Evangelicals for Social Action (ESA) – a progressive Christian (definitely in that order) organization that wants to apply the Christian gospel to “social justice” issues – recently posted a blog that demonstrates that ESA is more concerned with “social action” than evangelicalism.

The blog post is so far Left I had to read it several times, each time questioning the subjectivity of the author, the point of the article, and what exactly it had to do with the church.

It really is random.

The blog, entitled, “Unsettling the Settler Church,” is a condemnation of racial and ethnic colonialism that sees white “settlers” who live and work among brown “indigenous communities.” Liza Minno Bloom – who proudly describes herself not only as an activist having worked, “in solidarity with an Indigenous community that is resisting a forced relocation,” but as an “Indigenous Solidarity and Racial Justice organizer” who also, “lives in occupied Lenni Lenape land in Asbury Park, NJ,” where she teaches “Women’s and Gender Studies” at Georgian Court University – is the author of the essay.

Bloom is also a self-identified Episcopalian.

Settler colonialism is defined, according to Bloom, as,

the kind of colonial control that exists in “settler states” such as the USA, New Zealand, Australia, Israel/Palestine, Canada, and other countries. It incorporates elements of both external colonialism—in which a colonizing power exports Indigenous peoples (as slaves or laborers), resources, knowledge, plants, metals, and/or animals to increase the wealth of the colonizer—and internal colonialism—which is marked by the violent management of an underclass of people and lands within the “domestic” borders of the imperial nation via ghettos, reservations, borders, prisons, police, surveillance, and educational systems. Settler colonialism is unique in that it combines internal and external colonialism—so the empire is in the same geographic location as the colony… This is why scholar Patrick Wolfe calls settler colonialism a process of “destroying to replace.”

Slowly, the Indigenous versions of governance, land management, cultural practices, etc. are destroyed—through violent conquest, disease, land theft, cultural genocide, etc.—and replaced with the settler version of those things. Therefore, it is vital to understand settler colonialism not as an event that we can neatly box into one historical moment but rather as a persistent structure that impacts everything in settler states—provides privileges, justifies oppressions, and informs governing logics and assumptions.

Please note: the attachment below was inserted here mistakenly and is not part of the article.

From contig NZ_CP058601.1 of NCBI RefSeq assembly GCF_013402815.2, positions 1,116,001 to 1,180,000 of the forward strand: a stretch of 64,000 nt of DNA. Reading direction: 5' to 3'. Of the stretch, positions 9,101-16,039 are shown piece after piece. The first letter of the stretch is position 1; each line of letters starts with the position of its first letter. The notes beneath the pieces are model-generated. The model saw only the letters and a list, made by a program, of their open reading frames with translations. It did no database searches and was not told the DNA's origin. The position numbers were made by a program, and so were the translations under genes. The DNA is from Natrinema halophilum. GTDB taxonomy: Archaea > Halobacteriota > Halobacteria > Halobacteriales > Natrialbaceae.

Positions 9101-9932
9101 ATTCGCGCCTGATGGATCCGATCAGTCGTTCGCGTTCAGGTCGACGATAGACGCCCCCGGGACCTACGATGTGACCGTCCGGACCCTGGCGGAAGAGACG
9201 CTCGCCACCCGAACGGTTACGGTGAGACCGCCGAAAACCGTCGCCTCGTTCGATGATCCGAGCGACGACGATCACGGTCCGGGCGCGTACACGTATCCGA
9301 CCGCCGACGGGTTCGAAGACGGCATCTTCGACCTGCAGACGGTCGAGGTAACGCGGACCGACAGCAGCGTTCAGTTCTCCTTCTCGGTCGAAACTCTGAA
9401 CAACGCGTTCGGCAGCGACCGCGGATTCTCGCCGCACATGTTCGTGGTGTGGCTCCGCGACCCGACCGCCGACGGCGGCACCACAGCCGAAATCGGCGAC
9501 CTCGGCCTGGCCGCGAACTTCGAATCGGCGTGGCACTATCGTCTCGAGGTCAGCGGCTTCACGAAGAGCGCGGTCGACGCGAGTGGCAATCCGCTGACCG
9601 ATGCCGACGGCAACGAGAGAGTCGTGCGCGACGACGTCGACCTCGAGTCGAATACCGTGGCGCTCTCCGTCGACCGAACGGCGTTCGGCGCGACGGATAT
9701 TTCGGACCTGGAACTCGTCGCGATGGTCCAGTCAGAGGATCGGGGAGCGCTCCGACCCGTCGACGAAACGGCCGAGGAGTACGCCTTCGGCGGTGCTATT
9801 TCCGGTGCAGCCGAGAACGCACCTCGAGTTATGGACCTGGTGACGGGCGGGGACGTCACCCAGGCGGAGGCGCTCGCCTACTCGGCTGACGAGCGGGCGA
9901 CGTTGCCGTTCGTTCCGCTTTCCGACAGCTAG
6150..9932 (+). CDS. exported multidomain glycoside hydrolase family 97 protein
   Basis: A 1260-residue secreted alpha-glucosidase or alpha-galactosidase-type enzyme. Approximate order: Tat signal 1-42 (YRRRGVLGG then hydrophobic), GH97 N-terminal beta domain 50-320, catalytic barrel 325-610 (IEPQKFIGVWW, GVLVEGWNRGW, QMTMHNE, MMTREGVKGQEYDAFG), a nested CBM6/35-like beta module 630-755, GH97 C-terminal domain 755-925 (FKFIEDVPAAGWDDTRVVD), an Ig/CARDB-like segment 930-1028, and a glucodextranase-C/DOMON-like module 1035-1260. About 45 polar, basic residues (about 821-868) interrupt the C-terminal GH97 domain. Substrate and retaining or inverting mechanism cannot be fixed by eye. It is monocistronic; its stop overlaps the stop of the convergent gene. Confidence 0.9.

She continues:

The end goal of settler states is the eradication and assimilation of Indigenous peoples and their replacement by settlers.  In this sense, the ongoing presence of Indigenous peoples in settler states is evidence of the incomplete project of settler colonialism.  However, it does not mean that the project has stopped; it simply evolves.

This type of language – in which she condemns, “systems of oppression” and boasts about her standing, “in solidarity with Indigenous communities,” shows that this issue has nothing to do with any recognizable form of Christianity but has everything to do with the kind of structuralism that describes and condemns the evils of Western political power found in the Marxist critique of the West. And of course because of its leftist bias, this position is wrong.

For those who embrace the Marxist worldview, only western, white free market countries are capable of ‘colonialism’ and ‘racism’ against ‘indigenous’ people. In her examples of external colonialism, Bloom (of course) highlights Israel but conveniently ignores Russia who colonized and destroyed tens of millions ‘indigenous’ ethic people in the Russian Steppe.

And about the Jews – according to Bloom, Israel is guilty of being a ‘white settler’ for “taking” Palestinian land. But, the Hashemites of Jordan, who rule over a country roughly two-thirds to three-quarters Palestinian, have executed thousands upon thousands of them outright, and who continue to keep millions more in refugee camps aren’t guilty of ethnic colonization because, presumably, they’re not “white”?

What about the Egyptians and the Sinai/Gaza?

How about the Muslim Sudanese? Weren’t they guilty of the sins of “settler whites” when they colonized and systematically butchered and displaced “indigenous” Christians? Or, are the only sins of racial and ethnic colonization worth mentioning and condemning are the ones committed by those who lack a demonstrable amount of melanin in their skins when they violate the “indigenous spaces” of the dark -skin noble savage?